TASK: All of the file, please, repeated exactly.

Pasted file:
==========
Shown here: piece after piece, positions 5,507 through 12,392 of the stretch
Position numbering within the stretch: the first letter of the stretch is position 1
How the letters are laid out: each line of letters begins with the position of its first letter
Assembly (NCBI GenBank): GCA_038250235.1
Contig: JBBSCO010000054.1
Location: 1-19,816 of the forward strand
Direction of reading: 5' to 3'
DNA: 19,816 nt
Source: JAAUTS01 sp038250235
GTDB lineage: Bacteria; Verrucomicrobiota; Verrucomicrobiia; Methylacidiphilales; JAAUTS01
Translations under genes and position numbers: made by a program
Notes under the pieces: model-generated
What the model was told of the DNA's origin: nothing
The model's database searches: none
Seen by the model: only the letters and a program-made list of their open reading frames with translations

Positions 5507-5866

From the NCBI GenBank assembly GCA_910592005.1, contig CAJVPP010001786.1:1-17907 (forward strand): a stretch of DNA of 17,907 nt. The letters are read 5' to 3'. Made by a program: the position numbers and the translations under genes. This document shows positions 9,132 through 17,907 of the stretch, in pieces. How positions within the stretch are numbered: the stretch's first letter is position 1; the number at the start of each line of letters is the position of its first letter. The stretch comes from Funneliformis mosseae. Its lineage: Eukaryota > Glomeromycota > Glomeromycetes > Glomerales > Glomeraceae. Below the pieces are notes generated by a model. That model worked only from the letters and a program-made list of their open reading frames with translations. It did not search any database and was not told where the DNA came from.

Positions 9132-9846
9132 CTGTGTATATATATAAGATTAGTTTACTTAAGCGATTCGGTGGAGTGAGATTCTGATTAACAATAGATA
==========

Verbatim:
Shown here: piece after piece, positions 5,507 through 12,392 of the stretch
Position numbering within the stretch: the first letter of the stretch is position 1
How the letters are laid out: each line of letters begins with the position of its first letter
Assembly (NCBI GenBank): GCA_038250235.1
Contig: JBBSCO010000054.1
Location: 1-19,816 of the forward strand
Direction of reading: 5' to 3'
DNA: 19,816 nt
Source: JAAUTS01 sp038250235
GTDB lineage: Bacteria; Verrucomicrobiota; Verrucomicrobiia; Methylacidiphilales; JAAUTS01
Translations under genes and position numbers: made by a program
Notes under the pieces: model-generated
What the model was told of the DNA's origin: nothing
The model's database searches: none
Seen by the model: only the letters and a program-made list of their open reading frames with translations

Positions 5507-5866

From the NCBI GenBank assembly GCA_910592005.1, contig CAJVPP010001786.1:1-17907 (forward strand): a stretch of DNA of 17,907 nt. The letters are read 5' to 3'. Made by a program: the position numbers and the translations under genes. This document shows positions 9,132 through 17,907 of the stretch, in pieces. How positions within the stretch are numbered: the stretch's first letter is position 1; the number at the start of each line of letters is the position of its first letter. The stretch comes from Funneliformis mosseae. Its lineage: Eukaryota > Glomeromycota > Glomeromycetes > Glomerales > Glomeraceae. Below the pieces are notes generated by a model. That model worked only from the letters and a program-made list of their open reading frames with translations. It did not search any database and was not told where the DNA came from.

Positions 9132-9846
9132 CTGTGTATATATATAAGATTAGTTTACTTAAGCGATTCGGTGGAGTGAGATTCTGATTAACAATAGATA